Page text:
“Eating a low-carb diet that doesn’t include fruits, vegetables, legumes and nuts means you aren’t consuming fiber, which helps things move along in your gut,” she said. “You also will miss out on essential nutrients and antioxidants.”
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Belton Lake: Good
Water lightly stained; 50 degrees; 2.85 feet low. Winter Storm Landon dropped Lake Belton water temperatures to their coldest yet this winter. Helpful bird activity has diminished and fish are now found as deep as they have been all winter in 28-42 feet of water. When fish are more active a ⅝ ounce white Bladed Hazy Eye Slab is producing. When fish are less active the deadstick technique horizontally rigged using short soft jigheads. Report by Bob Maindelle, Holding the Line Guide Service
Catfish are in full transition moving from deep to shallow water, 5-20 feet of water. Blue catfish are good on fresh cut bait. Channel catfish are good on commercial baits. Yellow catfish are slow. Report by Jason "SPUD" Barton, Cattin' Around Adventure's Professional Guide Service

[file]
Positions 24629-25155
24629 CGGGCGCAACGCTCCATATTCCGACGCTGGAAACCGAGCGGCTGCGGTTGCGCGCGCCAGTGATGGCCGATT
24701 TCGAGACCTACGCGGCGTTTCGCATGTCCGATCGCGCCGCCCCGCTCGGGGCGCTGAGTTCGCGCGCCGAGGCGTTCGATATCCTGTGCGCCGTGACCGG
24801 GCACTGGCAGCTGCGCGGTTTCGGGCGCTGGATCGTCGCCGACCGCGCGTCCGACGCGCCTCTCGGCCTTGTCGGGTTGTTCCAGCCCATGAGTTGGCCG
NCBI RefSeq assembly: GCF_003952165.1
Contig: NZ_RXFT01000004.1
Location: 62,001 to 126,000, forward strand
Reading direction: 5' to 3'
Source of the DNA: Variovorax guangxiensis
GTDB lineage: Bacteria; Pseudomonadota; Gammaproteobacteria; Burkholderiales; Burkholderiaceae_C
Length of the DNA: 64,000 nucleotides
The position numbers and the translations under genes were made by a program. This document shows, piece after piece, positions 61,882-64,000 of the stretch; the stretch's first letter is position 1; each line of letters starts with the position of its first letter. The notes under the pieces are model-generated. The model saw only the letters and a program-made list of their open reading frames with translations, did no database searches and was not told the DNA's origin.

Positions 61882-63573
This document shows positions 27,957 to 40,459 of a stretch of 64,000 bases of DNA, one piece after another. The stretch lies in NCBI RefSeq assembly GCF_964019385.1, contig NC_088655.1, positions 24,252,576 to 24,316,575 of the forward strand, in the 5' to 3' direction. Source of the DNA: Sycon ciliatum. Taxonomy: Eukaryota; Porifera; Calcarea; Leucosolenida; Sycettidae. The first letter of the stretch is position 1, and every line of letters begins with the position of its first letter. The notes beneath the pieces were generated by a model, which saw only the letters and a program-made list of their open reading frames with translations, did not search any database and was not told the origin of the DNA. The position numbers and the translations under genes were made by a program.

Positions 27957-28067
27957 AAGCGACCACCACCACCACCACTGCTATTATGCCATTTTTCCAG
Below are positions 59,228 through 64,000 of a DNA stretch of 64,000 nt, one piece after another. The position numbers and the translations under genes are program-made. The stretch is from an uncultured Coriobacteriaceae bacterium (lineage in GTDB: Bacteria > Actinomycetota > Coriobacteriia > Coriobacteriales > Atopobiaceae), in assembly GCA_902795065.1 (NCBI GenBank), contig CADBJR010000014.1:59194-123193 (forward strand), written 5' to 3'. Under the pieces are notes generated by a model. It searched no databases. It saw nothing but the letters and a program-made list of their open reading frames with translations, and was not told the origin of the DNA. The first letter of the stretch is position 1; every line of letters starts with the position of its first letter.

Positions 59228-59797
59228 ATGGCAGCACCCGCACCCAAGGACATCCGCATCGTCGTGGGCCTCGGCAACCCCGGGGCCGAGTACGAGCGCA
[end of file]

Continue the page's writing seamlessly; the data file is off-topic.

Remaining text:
Stillhouse Hollow: Good
Water lightly stained; 45 degrees; 2.82 feet low. Winter Storm Landon dropped water temperatures to their coldest yet this winter. Helpful bird activity has diminished and fish are now found as deep as they have been all winter in 32-51 feet of water. When fish are more active a ⅝ ounce white Bladed Hazy Eye Slab is producing. When fish are less active the deadstick technique horizontally rigged using short soft jigheads is producing. Report by Bob Maindelle, Holding the Line Guide Service.
Lake Limestone: Great
Water clear; 43 degrees; 0.66 feet low. Largemouth bass are good nine feet or less using finesse jigs, wacky worms, and jerk baits. Crappie are good suspended in 13-23 feet of water using minnows around standing timber and brush piles. White bass are good in 9-17 feet of water on silver jigging spoons. Report by Colan Gonzales, DFW Fishing Guide Booking.com.
Granger Lake: Good
Water lightly stained; 44 degrees; 1.46 feet high. Another cold front will push the fish deep and suspended. Crappie are slow biting on jigs or live minnows near the Foxes Bottom area. Catfishing is fair on live bait. White bass are slow, moving into the creeks getting ready to spawn. Report by Duane Danek, Danek Guide Service.